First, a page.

Predictors of Change in Dyspnea Level in Acute Exacerbations of COPD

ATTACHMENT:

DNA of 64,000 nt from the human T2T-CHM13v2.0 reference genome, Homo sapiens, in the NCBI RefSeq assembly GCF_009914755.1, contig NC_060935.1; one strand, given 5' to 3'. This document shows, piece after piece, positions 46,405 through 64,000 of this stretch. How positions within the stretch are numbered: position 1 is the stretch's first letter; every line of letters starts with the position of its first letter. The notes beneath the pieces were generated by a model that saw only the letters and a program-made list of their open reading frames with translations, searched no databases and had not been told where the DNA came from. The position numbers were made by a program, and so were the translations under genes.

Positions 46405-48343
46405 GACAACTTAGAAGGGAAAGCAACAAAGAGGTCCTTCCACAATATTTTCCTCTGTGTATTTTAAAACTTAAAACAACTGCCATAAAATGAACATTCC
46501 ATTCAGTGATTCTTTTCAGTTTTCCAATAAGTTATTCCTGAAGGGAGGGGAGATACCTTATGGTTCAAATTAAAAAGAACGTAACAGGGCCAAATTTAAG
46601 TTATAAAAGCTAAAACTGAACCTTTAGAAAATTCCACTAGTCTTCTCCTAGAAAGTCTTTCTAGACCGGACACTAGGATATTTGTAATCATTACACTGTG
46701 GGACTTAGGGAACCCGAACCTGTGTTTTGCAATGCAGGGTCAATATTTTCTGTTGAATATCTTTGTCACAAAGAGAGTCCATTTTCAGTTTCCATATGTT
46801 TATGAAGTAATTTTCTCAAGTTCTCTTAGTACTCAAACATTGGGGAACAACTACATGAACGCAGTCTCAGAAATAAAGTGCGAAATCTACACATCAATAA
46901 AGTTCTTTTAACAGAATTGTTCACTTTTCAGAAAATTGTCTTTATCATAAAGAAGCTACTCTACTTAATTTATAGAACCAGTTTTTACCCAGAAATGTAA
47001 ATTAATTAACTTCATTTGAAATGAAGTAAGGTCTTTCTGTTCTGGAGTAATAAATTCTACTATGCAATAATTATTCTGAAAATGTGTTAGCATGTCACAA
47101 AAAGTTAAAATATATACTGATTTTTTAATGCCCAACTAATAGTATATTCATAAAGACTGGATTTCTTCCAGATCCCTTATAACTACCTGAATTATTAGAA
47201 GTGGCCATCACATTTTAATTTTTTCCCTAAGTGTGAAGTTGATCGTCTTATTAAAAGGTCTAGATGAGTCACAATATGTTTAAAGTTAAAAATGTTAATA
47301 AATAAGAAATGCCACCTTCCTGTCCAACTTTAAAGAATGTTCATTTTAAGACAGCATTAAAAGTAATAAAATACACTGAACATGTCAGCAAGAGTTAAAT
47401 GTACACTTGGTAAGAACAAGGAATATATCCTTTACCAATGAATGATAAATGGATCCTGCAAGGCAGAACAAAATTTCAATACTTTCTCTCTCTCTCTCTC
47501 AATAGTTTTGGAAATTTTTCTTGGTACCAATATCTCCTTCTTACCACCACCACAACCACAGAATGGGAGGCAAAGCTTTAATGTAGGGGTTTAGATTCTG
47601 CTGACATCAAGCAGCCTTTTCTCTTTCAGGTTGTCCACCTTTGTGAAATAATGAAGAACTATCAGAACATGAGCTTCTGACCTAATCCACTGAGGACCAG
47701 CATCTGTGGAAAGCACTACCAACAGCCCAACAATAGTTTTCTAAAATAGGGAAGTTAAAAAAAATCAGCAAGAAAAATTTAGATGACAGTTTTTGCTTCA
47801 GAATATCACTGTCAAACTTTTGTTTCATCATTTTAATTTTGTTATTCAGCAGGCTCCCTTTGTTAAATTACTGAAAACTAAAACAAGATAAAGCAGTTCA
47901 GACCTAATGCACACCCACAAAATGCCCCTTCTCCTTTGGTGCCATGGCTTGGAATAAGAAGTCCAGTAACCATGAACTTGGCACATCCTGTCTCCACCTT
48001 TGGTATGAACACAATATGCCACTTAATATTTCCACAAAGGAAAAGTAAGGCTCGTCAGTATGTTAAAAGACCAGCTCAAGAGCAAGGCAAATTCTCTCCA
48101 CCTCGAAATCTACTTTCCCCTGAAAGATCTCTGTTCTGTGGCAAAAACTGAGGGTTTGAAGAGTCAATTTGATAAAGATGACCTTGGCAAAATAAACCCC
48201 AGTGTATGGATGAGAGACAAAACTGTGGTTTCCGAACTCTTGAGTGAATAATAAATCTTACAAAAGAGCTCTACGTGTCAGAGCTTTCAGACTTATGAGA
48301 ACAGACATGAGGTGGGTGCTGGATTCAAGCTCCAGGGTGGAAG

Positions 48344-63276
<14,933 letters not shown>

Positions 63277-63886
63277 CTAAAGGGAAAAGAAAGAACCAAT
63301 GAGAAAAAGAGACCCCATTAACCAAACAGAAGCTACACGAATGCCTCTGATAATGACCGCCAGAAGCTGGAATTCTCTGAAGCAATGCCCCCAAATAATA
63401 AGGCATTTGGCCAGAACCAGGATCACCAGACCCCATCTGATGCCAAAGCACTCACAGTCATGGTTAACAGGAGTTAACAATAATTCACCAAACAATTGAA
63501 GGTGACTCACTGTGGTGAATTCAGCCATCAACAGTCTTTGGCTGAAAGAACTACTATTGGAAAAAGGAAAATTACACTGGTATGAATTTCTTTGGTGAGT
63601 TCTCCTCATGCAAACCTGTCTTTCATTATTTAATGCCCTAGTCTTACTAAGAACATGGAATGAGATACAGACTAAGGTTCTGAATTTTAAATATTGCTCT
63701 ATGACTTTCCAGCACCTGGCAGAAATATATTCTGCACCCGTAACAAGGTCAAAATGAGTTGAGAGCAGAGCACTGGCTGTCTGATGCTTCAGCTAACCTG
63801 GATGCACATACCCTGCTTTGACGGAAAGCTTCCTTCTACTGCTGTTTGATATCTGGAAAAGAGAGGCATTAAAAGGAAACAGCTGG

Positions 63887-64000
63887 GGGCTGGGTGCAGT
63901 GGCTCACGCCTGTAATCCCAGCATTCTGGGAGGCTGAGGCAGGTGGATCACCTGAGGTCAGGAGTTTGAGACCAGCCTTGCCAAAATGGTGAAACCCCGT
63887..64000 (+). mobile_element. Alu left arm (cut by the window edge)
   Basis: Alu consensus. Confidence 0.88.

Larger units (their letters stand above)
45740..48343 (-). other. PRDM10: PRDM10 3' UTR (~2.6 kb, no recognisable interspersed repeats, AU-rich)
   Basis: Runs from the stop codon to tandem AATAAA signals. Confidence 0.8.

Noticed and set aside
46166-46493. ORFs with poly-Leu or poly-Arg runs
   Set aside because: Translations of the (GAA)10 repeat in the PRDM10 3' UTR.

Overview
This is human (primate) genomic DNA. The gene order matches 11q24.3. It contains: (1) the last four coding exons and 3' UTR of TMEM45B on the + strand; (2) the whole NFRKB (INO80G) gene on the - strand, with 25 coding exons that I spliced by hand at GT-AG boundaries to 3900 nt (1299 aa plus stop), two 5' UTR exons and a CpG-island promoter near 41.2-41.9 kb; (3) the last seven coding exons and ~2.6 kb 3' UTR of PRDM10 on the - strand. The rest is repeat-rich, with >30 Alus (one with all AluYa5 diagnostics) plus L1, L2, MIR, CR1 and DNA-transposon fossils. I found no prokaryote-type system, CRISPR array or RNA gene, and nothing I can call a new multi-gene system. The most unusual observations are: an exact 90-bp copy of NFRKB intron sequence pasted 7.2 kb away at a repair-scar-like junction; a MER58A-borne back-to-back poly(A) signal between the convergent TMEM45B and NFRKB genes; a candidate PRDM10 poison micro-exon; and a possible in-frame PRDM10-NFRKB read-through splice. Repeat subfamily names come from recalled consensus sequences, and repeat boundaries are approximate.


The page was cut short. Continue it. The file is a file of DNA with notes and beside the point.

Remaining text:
The aim of this study was to identify factors related to changes in dyspnoea level in the acute and short-term periods after acute exacerbation of chronic obstructive pulmonary disease. This was a prospective cohort study of patients with symptoms of acute chronic obstructive pulmonary disease exacerbation who attended one of 17 hospitals in Spain between June 2008 and September 2010. Clinical data and patient reported measures (dyspnoea level, health-related quality of life, anxiety and depression levels, capacity to perform physical activity) were collected from arrival to the emergency department up to a week after the visit in discharged patients and to discharge in admitted patients (short term). Main outcomes were time course of dyspnoea over the acute (first 24 hours) and short-term periods, mortality and readmission within 2 months of the index episode. Changes in dyspnoea in both periods were related capacity to perform physical activity as well as clinical variables. Short-term changes in dyspnoea were also related to dyspnoea at 24 hours after the ED visit, and anxiety and depression levels. Dyspnoea worsening or failing to improve over the studied periods was associated with poor clinical outcomes. Patient-reported measures are predictive of changes in dyspnoea level.